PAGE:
The Academic Feminist: Amber Hathaway

DSC03069 - Copy - CopyWelcome back, Academic Feminists! The final two interviews in our Academic Feminist Student Series feature masters students who work on gender and sexuality themes. In addition to highlighting some pretty amazing work, these interviewees also offer some advice for those who might be making the transition to graduate school this fall (or who may be considering it!) First up is Amber Hathaway.

Amber Hathaway received her Master’s of Arts in Mathematics from the University of Maine in May of 2014.  She completed her undergraduate career at the same institution, graduating summa cum laude with a Bachelor’s of Arts in Mathematics, a second major in Women’s Studies, and minors in Physics and Ethics and Social and Political Philosophy.  She plans to pursue a Ph.D. with a concentration in mathematics and spends her free time working on her horror novel, reading, and spending time with her wonderful partner Brian. 

Gwendolyn: What is your thesis about?

Amber: My thesis explores the role of noted German mathematician Emmy Noether’s theorem on integral invariants in the context of the history of mathematics, particularly the calculus of variations, with the aim of bringing attention to one of the twentieth century’s most brilliant (but too often ignored) mathematical minds. Although the later chapters are very mathematical, the first chapter is a biographical sketch of Noether designed to be accessible to a lay audience with an examination of how the various facets of her identity, such as gender, her Jewish heritage, her socioeconomic status, and her liberal political opinions affected the trajectory of her life.

What got you interested in the subject?

I have demonstrated a strong aptitude for and interest in mathematics since at least middle school, but as I progressed through high school and saw fewer and fewer women around me in my advanced math and science courses, this made me question my own abilities.  During my second year of college I took a course in the history of mathematics and my professor was awesome; he let me write my major paper on Russian mathematician Sofia Kovalevskaya even though her mathematics was too advanced for me to understand, so I basically got to write a gender studies paper for a math class.  I realized then that I wanted to do graduate work in the history of mathematics and that I wanted to focus on a woman mathematician so that other women (and people in general) could see that there are women who have made significant contributions to mathematics, and my professor was totally on board with the idea.

What is the one thing you are most proud of?

Citing Judith Butler. It may seem kind of silly, but my advisory committee consisted of three middle aged white men who probably were not familiar with her work before and most of the people who read mathematics are men, so I was glad that I could bring her theories and other feminist analysis to a new audience. I was a bit nervous writing the biography because I was afraid that some of my committee members might not appreciate my intersectional analysis, but they were all fine with it, so it turned out to be a very positive experience.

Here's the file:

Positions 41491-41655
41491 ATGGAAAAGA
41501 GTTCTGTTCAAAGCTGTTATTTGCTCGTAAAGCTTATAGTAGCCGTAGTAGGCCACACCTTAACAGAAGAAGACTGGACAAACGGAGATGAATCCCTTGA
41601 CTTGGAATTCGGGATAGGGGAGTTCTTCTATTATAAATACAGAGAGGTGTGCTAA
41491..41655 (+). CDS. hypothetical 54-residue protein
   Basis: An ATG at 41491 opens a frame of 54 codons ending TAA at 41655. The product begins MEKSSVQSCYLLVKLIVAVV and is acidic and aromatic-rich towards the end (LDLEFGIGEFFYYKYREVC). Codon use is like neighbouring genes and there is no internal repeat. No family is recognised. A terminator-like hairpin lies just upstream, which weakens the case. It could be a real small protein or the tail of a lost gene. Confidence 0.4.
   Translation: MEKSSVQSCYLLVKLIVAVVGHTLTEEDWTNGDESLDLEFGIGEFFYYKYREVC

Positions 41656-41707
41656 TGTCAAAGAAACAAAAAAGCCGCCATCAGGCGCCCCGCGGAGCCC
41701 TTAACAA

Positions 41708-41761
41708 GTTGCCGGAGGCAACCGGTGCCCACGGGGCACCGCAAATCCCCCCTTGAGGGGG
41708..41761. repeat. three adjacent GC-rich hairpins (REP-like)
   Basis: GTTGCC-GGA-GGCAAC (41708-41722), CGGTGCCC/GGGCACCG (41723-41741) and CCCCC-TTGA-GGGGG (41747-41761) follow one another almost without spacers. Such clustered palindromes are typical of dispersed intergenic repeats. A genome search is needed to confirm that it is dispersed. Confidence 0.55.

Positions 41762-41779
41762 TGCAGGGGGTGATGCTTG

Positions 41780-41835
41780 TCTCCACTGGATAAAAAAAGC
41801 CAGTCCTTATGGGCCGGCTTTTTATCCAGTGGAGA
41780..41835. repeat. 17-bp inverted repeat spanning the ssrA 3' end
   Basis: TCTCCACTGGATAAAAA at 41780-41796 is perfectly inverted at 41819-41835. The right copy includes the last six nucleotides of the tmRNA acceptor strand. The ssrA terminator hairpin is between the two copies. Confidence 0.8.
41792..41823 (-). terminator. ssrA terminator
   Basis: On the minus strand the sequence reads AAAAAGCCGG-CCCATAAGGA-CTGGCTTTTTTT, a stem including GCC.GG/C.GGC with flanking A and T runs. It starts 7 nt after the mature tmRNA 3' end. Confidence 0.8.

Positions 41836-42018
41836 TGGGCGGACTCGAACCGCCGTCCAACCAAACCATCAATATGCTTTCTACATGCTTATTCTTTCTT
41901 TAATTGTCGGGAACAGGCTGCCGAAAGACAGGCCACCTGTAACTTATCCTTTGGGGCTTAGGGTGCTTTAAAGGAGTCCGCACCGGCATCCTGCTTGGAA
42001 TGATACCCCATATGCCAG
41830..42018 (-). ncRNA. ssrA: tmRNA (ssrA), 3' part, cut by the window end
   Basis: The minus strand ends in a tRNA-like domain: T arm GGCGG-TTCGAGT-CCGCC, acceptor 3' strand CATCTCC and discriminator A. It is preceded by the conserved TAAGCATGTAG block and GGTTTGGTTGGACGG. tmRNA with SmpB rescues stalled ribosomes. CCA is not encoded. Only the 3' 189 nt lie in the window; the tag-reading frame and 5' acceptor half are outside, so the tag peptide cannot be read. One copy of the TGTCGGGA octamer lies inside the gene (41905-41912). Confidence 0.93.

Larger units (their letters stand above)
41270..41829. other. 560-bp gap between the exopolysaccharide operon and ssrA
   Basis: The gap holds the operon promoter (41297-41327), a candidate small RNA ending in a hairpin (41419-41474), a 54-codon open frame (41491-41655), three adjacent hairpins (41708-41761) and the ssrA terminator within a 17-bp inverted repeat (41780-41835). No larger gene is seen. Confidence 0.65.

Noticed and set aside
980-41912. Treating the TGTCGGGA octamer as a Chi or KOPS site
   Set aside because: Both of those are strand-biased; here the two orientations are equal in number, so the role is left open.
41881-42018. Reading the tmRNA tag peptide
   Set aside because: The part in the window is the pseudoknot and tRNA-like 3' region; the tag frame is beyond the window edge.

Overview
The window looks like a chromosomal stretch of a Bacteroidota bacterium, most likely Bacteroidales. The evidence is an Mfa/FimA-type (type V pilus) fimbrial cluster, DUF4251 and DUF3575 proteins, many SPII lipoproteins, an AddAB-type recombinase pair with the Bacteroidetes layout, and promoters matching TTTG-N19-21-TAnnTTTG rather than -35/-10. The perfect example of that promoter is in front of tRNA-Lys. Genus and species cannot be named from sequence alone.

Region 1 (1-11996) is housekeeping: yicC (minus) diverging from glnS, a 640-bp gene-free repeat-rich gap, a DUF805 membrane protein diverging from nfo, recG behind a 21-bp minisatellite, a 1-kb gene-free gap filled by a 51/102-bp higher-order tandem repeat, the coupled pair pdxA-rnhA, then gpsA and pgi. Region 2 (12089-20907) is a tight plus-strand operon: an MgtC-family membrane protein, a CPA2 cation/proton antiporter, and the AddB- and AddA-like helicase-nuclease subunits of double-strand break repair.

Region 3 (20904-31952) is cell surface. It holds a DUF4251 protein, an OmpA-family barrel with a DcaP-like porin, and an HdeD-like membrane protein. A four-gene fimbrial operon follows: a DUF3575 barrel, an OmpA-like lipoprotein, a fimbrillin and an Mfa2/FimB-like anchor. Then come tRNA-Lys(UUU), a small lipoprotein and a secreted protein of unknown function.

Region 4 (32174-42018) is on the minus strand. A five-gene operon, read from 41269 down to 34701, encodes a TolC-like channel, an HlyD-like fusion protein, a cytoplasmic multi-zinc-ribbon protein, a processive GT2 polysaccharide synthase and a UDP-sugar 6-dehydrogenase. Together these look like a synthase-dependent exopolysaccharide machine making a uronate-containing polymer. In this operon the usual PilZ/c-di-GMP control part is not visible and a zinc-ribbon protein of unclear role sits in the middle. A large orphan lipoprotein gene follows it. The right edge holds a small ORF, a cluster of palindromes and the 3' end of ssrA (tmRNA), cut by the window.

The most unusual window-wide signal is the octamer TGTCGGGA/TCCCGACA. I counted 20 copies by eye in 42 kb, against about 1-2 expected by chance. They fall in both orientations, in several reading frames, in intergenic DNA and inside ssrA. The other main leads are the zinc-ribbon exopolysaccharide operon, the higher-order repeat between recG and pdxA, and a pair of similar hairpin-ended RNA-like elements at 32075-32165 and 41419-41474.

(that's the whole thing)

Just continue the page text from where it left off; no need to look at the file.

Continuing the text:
What was the most difficult?

Understanding Emmy Noether’s work enough to write about it. We’re talking about a woman who was revered by Albert Einstein for her talents, so it was from the outset an intimidating undertaking. I only focused on a small portion of her paper and I had to learn so much mathematics and physics to understand even that much, but it really broadened my understanding of both subjects.

What is the one piece of advice you’d offer to students who will be working on theses this year?

As soon as you have an idea of what you want to focus on, start doing research. This has worked well for me throughout my educational career, but it is especially important at the graduate level, where you will be expected to read a lot of scholarly works. For my undergrad mathematics capstone paper (which was on French mathematician Sophie Germain’s work on Fermat’s Last Theorem) I cited somewhere around 10 sources, some of which were websites, but for my master’s thesis I cited 80 books and journal articles, which was a lot of reading.

Photo on 2014-06-26 at 12.58Gwendolyn Beetham curates the Academic Feminist.

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One Comment

  1. Posted August 18, 2014 at 3:47 pm | Permalink

    If you’re interested in Judith Butler, you probably will be interested in commentary by Alan Sokal, who is a progressive physicist and mathematician. If you google “judith butler alan sokal”, you will find lots to think about.

    http://www.nytimes.com/1999/03/24/opinion/l-bad-writing-has-no-defense-898155.html

    I’m also a big fan of Emmy Noether. One of the great things about her work, which probably is why Einstein admired her so much, is that it is not overly technical or intricate. On the contrary, her most famous discovery — the relation between symmetries of nature and conserved quantities (energy, momentum, etc.) — is simple enough to be in any modern textbook (for a graduate course on that kind of thing).

    I wish you had had space to describe your own research a little more. A PhD in mathematics requires you to go beyond where others have been, even others as deep as Noether.

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